The City of Chicago urges residents to take precautions around flooding,falling and other dangers associated with melting snow
As temperatures rise and the city begins to thaw out, the City of Chicago would like to warn residents of the dangers associated with melting snow and ice. The Chicago Office of Emergency Management and Communications (OEMC) is continuing to coordinate response efforts with the City’s public safety and infrastructure departments and public partners to keep residents safe and informed. Residents seeking City offered services can contact 3-1-1 or visit 311.chicago.gov for assistance.
FLOODING FROM MELTING SNOW
Melting snow and ice can cause severe flooding on streets and damage to homes and businesses. Residents are urged to be aware of possible street flooding. Drivers who encounter a flooded roadway should turn around and not attempt to drive through it -water six inches high can severely damage your vehicle and cause it to stall. A flooded street can also hide dips, debris and other obstructions that can damage your car.
Residents should also be aware that flooding of homes is possible due to the large amount of snow that fell earlier this week. The OEMC and the Department of Water Management (DWM) provides the following tips to prevent flooding in the home:
To help the melting of the snow and ice safely from rooftops, take steps to clear the area around downspouts to allow melting snow/ice to flow.
To prevent flooding, clear drains and sewers of debris and snow to allow drainage for melting.
Do not dump fats/oils/greases in private drains or public catch basins.
Avoid running a dishwasher or washing machine during storms or when snow is melting quickly.
Disconnect downspout connections from the sewer system. Make sure to direct flow to areas with permeable surfaces that can properly absorb the stormwater or use rain barrels to collect the water directly from the downspouts.
For better resistance to large snowmelt in the future, it can be helpful to install rain gardens, green landscaping, or stormwater trees in your yard to help retain rainwater. Additionally, residents are encouraged to resurface driveways, parking pads, or patios with permeable pavement.
ICE ON BUILDING STRUCTURES
In extreme temperatures, ice may form on building structures. Residents can take the following steps to prevent ice from building up on homes:
As building types, configurations, and materials vary, the Department of Buildings advises building owners to monitor the impact of a large accumulation of snow and ice on their building structures and contact a licensed professional to assess and evaluate any concerns related to the building.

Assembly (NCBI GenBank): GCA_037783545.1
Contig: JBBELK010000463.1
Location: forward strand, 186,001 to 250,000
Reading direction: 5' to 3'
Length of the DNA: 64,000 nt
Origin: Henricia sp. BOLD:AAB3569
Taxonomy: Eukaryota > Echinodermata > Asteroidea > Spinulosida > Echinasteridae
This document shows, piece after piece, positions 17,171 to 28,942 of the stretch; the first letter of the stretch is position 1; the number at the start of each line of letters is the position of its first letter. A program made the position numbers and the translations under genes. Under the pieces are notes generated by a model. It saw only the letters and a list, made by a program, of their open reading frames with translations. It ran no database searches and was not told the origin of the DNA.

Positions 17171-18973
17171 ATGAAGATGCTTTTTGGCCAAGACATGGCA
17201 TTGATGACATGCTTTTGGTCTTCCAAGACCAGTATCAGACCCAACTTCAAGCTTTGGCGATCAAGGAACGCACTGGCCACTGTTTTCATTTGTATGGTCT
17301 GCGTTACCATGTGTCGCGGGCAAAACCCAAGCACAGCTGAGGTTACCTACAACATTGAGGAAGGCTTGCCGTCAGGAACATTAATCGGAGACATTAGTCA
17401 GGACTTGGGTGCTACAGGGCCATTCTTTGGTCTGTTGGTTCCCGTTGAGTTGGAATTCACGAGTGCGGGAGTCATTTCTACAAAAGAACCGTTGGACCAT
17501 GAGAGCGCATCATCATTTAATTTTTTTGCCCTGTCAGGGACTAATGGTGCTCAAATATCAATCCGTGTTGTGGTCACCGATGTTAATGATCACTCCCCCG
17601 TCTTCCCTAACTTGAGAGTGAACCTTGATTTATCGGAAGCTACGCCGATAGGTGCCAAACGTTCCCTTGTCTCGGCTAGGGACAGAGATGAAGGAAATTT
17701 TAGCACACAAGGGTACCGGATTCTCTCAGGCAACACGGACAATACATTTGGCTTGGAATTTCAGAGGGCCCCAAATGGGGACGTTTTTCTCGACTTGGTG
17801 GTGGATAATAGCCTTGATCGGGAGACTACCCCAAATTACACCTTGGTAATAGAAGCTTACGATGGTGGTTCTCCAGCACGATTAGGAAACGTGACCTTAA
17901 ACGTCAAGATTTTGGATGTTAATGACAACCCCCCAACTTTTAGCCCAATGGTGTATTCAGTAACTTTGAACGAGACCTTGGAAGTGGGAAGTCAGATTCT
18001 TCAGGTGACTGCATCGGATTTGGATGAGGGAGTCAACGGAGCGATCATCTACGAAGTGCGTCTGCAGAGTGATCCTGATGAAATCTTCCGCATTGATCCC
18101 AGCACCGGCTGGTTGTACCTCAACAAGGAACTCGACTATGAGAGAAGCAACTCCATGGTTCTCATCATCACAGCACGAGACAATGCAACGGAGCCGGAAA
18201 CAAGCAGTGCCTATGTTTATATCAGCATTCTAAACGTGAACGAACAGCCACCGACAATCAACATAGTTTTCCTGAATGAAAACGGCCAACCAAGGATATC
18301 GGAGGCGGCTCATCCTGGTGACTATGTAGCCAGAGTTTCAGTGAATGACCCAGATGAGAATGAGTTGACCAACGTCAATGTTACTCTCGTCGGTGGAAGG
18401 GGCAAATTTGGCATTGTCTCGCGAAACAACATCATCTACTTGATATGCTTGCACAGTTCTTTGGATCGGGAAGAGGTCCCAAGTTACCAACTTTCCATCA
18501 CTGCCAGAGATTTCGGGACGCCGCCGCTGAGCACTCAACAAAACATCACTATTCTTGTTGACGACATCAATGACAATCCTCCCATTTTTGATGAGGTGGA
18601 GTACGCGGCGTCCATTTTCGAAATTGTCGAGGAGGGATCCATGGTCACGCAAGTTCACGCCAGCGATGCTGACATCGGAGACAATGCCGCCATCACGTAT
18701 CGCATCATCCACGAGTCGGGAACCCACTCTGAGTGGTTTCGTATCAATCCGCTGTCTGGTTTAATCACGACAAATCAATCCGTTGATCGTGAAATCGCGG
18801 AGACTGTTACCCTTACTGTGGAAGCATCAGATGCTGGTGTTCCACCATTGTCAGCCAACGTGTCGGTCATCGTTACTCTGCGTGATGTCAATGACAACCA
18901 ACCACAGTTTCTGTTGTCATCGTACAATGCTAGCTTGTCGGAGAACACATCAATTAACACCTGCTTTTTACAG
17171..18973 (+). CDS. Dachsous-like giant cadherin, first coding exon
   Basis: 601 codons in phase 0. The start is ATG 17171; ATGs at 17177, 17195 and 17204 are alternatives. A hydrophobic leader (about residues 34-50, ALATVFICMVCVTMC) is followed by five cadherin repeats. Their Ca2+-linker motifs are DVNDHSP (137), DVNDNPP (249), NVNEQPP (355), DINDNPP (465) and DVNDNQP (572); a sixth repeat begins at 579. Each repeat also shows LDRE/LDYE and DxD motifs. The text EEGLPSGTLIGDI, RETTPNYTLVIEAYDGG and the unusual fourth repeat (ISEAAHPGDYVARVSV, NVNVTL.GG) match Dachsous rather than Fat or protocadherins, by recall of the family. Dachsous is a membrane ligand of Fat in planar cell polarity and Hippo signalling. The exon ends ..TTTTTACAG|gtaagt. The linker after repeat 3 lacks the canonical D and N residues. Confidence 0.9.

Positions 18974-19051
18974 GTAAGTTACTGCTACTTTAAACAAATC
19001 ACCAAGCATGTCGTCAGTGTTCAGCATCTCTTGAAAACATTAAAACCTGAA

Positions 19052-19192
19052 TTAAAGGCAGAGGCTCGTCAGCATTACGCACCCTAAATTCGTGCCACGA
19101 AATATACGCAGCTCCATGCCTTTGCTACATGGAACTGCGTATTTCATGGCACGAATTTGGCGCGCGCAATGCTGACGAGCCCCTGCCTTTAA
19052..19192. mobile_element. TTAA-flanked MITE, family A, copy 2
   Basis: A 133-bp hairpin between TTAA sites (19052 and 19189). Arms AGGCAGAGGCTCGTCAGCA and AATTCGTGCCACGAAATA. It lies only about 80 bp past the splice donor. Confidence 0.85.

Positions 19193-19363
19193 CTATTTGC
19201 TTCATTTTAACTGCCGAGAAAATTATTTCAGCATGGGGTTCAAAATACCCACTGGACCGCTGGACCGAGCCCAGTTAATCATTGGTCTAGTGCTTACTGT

Evaluate the insulation and ventilation in your attic, which prevents heat loss from the interior of the home. The venting allows the attic air to stay cold enough to prevent or minimize the freeze/thaw cycle on the roof. Consult a reputable roofing or insulation expert on making these improvements.
Additionally, property owners and building managers are advised to cordon areas underneath ice buildup and put caution signs warning of these conditions in order to make pedestrians aware of the potential for falling ice. Residents are also cautioned to clear the snow away from front and back porches or decks, as the added weight of snow and ice could compromise these structures.
CLEARING SNOW IN FRONT YOUR HOME OR BUSINESS
The Chicago Department of Transportation (CDOT) encourages businesses and residents to continue clearing snow from the sidewalk in front your residence or business and treat surfaces with salt. CDOT would like to remind business & property owners that when clearing snow off their property, it should not be pushed into a marked bike lane, crosswalk or bus stop.
SNOW REMOVAL AND LARGE SNOW PILES
The Department of Streets and Sanitation (DSS) continues clearing snow from residential streets. Today’s forecast of sun will work in favor of melting snow, which will help with relocation efforts.
DSS has crews in every ward removing and relocating snow to predetermined City- owned lots. DSS will prioritize snow piles around schools, hospitals, fire departments and police stations. DSS also has reinforcement equipment coming in to help and will readjust as necessary. Residents are asked to keep children away from the large piles of snow as DSS relocates it. To view the City’s snow fleet in real time visit chicagoshovels.org
EXTREME WEATHER ALERTS
OEMC issues several alerts and notifications to keep residents up to date on weather conditions and emergencies:
Notify Chicago: Sign up for emergency alerts at notifychicago.org
CHILAKE: For lakefront notices, TEXT “CHILAKE” to 7-8-0-1-5
COVID: Get COVID-19 updates by TEXTING “COVID19” to 6-7-2-8-3
CHIBIZ: Business updates, TEXT “CHIBIZ” to 6-7-2-8-3
For additional information on emergency preparedness information, visit our website at Chicago.gov/OEMC. Follow the Office of Emergency Management and Communications on Facebook, Twitter (@ChicagoOEMC) and Instagram (chicago_oemc_911) using the hashtags #ChicagoOEMC #Smart911 #Chicago911 #BeSafeChicago.